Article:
Friday, October 15, 2010

Trek Poll

To go with my previous post, I've just set up a poll in the upper-right of your screen.

Which Star Trek series would you most prefer for a Trek-based RPG? 

If you'd like to elaborate on your answer, feel free here in the comments.

Star Trek RPGs

If there's one thing that I'm an even bigger fan of than D&D, it's Star Trek. I even met my wife in a Star Trek fan club. Fortunately, there a history of Star Trek role-playing games. I'm toying with the idea of starting up a Trek campaign (in addition to my AD&D Greyhawk campaign), and felt a quick recap of the available options was appropriate.

There were four "official", licensed, Terk RPGs. First, of course, there was Heritage's Star Trek: Adventure Gaming in the Final Frontier. I mention it mostly for the sake of completeness; there really isn't a lot of game there, and it would take an enormous amount of work to bring up to playability. But still, I've got a copy, and I'm one of those grognards who actually bought it new, at GenCon (or was it Origins?).


Next came FASA's Star Trek: The Role Playing Game (1982-1990). This was my game of choice for quite a long time. It's skill based, and has a character generation system a lot like that found in Traveller, but what sold it for me was the Starship Tactical Combat Simulator. Damn but that was a sweet game in and of itself (much better, in my opinion, than the bloated-to-the-point-of-ridiculousness Starfleet Battles). One of the things about this version of Trek RPGing is that it is very clearly a product of its times. It was originally designed for "TOS" era games, but it was at its peak just as films like Wrath of Khan, Search for Spock, and The Voyage Home were coming out, so naturally each film was accompanied by a slew of game books.

There were a couple of ST:TNG books published towards the end of the game's license, but for the most part it was focused on ST:TOS and the movie era. Since then, however, we've had four entire Trek television shows and a bunch of films. Certain elements of the Trek universe that were established in novels and repeated in the game were rendered obsolete by later developments. Remember that this was a time when all we had were a couple of movies, some novels, the Starfleet Technical Manual, and the Star Trek Medical Reference Manual. For instance, the difference between bumpy-headed Klingons and the more human-looking types; in the game, they were separate sub-species, "Imperial Klingons", "Human Fusions", etc. but that was wiped away in later iterations of the show. So it would work well if I wanted to run a movie-era campaign, but there would be a lot of background assumptions that would have to be re-examined in the light of the later additions to Trek Canon.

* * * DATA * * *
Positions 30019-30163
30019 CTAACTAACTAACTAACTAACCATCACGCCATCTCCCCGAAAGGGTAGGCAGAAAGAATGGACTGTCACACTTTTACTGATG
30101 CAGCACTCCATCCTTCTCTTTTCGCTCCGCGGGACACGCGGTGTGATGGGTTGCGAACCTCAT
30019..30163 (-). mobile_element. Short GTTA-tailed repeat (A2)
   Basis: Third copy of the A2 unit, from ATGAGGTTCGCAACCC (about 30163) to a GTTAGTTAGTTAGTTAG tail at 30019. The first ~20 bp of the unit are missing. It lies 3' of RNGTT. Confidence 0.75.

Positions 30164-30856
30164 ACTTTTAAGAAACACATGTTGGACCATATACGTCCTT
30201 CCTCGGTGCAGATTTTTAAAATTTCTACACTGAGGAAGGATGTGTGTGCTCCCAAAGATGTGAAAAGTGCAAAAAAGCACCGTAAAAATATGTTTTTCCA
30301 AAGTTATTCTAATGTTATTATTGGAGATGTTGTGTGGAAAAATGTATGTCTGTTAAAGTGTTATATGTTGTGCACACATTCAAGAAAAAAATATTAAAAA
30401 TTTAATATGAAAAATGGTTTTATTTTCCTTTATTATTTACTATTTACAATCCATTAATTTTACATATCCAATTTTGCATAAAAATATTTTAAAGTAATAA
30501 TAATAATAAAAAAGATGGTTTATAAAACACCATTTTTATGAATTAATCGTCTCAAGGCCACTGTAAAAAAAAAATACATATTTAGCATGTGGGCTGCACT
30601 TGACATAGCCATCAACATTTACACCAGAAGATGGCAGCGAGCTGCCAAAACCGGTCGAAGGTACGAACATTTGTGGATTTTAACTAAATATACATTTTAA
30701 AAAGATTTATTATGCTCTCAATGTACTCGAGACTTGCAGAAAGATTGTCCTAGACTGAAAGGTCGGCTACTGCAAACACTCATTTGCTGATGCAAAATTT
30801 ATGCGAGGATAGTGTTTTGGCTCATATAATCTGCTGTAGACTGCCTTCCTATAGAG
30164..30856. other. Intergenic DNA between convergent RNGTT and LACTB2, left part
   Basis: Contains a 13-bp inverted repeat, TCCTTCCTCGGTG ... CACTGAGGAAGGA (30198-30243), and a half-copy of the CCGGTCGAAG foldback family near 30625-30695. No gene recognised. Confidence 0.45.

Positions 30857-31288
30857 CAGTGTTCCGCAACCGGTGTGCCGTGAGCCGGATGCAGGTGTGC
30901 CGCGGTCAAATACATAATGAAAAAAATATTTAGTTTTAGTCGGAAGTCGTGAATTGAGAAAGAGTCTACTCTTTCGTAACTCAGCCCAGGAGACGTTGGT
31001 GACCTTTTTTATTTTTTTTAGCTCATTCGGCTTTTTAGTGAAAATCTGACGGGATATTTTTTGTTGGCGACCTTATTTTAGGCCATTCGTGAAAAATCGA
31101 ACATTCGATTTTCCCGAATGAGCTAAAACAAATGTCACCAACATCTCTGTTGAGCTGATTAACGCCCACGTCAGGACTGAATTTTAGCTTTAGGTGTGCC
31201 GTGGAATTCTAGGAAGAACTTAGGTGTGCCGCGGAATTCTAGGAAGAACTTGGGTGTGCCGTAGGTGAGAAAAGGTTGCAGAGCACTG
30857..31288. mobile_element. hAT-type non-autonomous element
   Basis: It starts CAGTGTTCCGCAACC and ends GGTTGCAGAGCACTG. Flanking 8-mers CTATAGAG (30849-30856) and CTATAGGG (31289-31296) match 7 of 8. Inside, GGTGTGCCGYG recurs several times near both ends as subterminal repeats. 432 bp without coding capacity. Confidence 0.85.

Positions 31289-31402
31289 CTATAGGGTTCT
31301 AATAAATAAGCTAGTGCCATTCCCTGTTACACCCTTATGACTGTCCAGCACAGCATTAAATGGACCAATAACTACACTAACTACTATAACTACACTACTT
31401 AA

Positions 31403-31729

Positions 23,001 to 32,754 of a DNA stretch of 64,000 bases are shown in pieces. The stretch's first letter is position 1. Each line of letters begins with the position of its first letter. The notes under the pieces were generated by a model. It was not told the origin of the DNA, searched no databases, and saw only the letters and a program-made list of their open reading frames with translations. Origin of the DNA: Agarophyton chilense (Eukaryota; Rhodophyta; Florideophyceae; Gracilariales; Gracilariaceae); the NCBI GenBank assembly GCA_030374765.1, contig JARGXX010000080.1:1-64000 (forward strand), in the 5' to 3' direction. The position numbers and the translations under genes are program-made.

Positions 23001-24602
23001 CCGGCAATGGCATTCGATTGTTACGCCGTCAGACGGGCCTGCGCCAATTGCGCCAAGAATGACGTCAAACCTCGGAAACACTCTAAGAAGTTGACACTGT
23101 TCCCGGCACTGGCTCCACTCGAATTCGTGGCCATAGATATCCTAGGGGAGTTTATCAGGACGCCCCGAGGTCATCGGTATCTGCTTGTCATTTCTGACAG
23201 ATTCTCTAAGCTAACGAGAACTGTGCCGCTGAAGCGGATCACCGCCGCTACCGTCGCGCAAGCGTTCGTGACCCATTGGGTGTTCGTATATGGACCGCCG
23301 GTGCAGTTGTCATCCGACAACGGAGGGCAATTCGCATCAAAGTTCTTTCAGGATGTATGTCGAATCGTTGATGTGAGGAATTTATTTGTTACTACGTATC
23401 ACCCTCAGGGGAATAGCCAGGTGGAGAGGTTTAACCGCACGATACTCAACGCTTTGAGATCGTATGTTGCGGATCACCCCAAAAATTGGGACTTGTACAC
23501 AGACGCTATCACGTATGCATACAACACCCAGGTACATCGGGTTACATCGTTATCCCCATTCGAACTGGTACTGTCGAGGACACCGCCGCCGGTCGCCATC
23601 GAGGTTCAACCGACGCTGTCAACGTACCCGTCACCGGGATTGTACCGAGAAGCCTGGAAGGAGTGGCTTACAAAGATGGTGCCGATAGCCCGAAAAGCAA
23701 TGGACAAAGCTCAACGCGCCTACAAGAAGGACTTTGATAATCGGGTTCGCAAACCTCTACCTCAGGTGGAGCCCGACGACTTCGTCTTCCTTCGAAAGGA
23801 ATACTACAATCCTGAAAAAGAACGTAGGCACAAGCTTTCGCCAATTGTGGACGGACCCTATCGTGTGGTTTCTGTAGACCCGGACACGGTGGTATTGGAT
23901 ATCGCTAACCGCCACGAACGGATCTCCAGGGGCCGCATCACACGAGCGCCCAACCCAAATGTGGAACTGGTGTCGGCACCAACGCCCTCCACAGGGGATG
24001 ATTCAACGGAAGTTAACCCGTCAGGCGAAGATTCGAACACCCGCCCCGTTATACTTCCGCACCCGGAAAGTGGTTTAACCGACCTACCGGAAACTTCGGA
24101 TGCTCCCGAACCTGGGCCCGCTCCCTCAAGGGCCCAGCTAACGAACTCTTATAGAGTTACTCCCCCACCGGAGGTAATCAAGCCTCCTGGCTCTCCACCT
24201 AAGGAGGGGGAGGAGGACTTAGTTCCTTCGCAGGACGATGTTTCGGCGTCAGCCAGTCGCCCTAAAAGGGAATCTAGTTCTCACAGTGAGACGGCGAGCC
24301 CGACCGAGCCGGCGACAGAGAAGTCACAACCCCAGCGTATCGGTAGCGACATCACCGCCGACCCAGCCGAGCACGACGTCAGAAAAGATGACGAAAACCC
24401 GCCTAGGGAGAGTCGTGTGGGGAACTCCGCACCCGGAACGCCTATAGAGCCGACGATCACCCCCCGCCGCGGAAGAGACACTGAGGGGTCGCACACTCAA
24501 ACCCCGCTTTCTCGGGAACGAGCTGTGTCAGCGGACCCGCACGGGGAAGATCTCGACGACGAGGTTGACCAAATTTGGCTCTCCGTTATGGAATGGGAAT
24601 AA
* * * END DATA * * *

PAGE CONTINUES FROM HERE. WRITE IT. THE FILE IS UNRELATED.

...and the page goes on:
The third official Trek RPG was the effort by Last Unicorn Games; they didn't have a single game, but rather broke things out by series. Thus, there was a Star Trek: The Next Generation Role-Playing Game (1998), a Star Trek: TOS Role-Playing Game (1999), and a Star Trek: Deep Space 9 Role-Playing Game (1999). Although I dutifully collected all of the books and supplements, I never actually did play this one, so I don't have all that much insight into the mechanics. But the fact that it at least takes things through DS9 is a plus, and it's my understanding that at least parts of a planned (but never published) Voyager book were put out on the web.

After Last Unicorn, the rights were acquired by Decipher, which proceeded to produce a brand-new game called Star Trek Roleplaying Game (2002-2005). It does cover the whole of the Trek universe (up to that point), but unfortunately the company seems to have folded, and the future of the Trek RPG license is uncertain. This version uses a universal mechanic system based on the CODA system.

I should also point out that there is also a free d20 game by Mike Berkey called Where No Man Has Gone Before (2007). He's also come out with a couple of supplements that cover starship design and designing alien races. It's a nifty little game, unauthorized, of course, but since it only covers the Original Series era, it's not really what I'm looking for.

What I am looking for is a game that covers the Trek universe through the DS9/Voyager time period. I know I'm not going to get something that's in print (at least in a dedicated Trek RPG), but even if it's out of print, I'm willing to take something that I can get a reasonable number of supplements for. A compelling starship combat system is important. I would be willing to adapt a non-Trek RPG to the task After all, I know the background material like the back of my hand; the question would be just how much work it would take to translate into game mechanics information.

Anyone have any ideas?